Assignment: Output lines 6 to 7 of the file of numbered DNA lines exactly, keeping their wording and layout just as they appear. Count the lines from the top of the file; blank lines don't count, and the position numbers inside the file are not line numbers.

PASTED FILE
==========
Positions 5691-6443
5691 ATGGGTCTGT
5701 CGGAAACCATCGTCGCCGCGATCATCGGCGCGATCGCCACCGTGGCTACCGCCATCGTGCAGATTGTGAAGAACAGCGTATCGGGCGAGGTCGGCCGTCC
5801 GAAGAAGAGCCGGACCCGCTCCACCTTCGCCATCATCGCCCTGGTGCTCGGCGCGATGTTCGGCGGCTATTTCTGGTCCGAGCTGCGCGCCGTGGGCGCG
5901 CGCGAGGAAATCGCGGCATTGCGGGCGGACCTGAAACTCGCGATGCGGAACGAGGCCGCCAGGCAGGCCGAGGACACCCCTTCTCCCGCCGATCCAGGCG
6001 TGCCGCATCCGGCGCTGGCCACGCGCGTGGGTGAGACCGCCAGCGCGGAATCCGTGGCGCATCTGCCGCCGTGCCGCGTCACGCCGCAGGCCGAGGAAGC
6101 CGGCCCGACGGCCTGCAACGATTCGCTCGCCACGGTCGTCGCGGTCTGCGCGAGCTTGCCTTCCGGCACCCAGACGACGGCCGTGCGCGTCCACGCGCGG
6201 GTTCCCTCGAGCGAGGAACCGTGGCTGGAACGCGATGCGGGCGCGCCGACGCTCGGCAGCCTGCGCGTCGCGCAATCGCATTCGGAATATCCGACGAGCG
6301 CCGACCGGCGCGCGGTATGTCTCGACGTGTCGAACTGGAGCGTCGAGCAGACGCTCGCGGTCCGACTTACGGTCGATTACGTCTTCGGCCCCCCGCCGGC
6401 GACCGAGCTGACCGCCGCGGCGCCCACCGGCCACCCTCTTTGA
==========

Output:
6001 TGCCGCATCCGGCGCTGGCCACGCGCGTGGGTGAGACCGCCAGCGCGGAATCCGTGGCGCATCTGCCGCCGTGCCGCGTCACGCCGCAGGCCGAGGAAGC
6101 CGGCCCGACGGCCTGCAACGATTCGCTCGCCACGGTCGTCGCGGTCTGCGCGAGCTTGCCTTCCGGCACCCAGACGACGGCCGTGCGCGTCCACGCGCGG